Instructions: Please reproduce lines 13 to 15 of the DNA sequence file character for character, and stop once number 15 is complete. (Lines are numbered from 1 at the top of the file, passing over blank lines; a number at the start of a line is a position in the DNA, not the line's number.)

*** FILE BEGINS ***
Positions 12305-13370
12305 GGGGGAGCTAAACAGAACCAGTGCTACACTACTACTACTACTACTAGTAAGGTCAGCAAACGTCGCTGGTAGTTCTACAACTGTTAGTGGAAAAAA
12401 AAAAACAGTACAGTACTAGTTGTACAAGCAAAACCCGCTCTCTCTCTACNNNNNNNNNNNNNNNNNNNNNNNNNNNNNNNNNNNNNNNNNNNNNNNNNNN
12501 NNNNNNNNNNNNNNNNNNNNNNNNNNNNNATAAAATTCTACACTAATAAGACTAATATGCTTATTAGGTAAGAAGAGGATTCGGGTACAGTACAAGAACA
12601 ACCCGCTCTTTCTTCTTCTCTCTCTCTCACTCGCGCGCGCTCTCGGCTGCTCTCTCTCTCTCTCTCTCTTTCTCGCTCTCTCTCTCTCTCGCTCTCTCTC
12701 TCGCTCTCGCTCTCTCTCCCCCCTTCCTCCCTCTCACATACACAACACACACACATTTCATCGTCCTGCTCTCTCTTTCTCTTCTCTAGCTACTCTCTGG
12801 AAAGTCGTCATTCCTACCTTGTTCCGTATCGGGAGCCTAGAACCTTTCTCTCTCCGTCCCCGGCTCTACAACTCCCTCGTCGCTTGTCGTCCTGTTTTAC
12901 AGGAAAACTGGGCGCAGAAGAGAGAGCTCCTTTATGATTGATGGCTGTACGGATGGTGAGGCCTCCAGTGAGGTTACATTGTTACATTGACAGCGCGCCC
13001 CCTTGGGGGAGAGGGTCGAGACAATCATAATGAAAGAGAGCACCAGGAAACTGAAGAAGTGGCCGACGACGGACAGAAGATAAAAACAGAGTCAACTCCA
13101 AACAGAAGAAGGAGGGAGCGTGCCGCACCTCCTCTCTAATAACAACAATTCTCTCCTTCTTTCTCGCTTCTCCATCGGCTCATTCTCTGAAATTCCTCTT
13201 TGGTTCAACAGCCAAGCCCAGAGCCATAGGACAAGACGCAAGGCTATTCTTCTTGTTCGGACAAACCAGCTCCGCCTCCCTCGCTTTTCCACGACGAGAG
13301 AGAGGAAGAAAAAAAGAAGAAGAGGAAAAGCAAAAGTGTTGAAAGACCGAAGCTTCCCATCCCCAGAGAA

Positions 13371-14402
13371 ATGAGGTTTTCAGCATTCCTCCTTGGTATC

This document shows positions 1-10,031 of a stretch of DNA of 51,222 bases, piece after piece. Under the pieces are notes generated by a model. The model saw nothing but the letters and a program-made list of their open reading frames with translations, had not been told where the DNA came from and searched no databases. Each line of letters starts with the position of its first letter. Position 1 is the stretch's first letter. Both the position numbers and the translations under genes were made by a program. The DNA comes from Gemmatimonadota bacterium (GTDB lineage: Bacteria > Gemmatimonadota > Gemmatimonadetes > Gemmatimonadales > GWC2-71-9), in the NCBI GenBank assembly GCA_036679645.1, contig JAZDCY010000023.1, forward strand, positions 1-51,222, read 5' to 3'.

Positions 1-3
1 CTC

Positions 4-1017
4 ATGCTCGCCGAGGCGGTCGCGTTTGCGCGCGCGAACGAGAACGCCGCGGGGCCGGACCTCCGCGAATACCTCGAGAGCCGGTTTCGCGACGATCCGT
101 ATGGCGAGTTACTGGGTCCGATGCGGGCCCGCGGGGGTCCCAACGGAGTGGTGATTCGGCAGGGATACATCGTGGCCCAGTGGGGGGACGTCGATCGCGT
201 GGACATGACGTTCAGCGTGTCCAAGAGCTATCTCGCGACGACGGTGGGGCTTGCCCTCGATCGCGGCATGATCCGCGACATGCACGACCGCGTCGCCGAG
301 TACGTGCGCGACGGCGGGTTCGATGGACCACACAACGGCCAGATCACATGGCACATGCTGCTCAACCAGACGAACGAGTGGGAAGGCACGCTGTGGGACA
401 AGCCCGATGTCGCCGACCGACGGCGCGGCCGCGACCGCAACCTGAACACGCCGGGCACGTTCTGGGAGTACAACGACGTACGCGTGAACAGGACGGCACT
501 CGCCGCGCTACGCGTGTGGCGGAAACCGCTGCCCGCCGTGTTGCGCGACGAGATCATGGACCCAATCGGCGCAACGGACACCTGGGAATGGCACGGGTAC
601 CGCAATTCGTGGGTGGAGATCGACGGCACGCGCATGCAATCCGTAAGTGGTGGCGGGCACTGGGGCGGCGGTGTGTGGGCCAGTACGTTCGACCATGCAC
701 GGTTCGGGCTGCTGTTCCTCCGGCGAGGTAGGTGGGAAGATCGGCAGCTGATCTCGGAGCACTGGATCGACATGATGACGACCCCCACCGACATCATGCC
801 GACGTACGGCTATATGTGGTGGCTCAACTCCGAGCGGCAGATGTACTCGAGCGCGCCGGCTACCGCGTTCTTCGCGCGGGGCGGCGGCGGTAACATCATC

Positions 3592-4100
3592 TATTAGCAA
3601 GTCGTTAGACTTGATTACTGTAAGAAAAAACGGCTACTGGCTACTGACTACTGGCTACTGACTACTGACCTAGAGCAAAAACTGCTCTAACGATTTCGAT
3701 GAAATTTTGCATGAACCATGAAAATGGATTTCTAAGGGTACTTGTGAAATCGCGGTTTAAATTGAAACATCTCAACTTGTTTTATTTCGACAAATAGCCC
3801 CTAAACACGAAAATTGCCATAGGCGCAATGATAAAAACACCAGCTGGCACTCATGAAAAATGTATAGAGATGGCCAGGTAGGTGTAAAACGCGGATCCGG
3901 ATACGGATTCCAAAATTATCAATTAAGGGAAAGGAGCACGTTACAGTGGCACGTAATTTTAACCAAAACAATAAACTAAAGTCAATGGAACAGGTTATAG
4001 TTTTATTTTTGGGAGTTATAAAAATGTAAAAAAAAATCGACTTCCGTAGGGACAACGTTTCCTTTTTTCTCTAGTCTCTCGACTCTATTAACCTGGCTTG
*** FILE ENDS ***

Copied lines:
Positions 13371-14402
13371 ATGAGGTTTTCAGCATTCCTCCTTGGTATC

This document shows positions 1-10,031 of a stretch of DNA of 51,222 bases, piece after piece. Under the pieces are notes generated by a model. The model saw nothing but the letters and a program-made list of their open reading frames with translations, had not been told where the DNA came from and searched no databases. Each line of letters starts with the position of its first letter. Position 1 is the stretch's first letter. Both the position numbers and the translations under genes were made by a program. The DNA comes from Gemmatimonadota bacterium (GTDB lineage: Bacteria > Gemmatimonadota > Gemmatimonadetes > Gemmatimonadales > GWC2-71-9), in the NCBI GenBank assembly GCA_036679645.1, contig JAZDCY010000023.1, forward strand, positions 1-51,222, read 5' to 3'.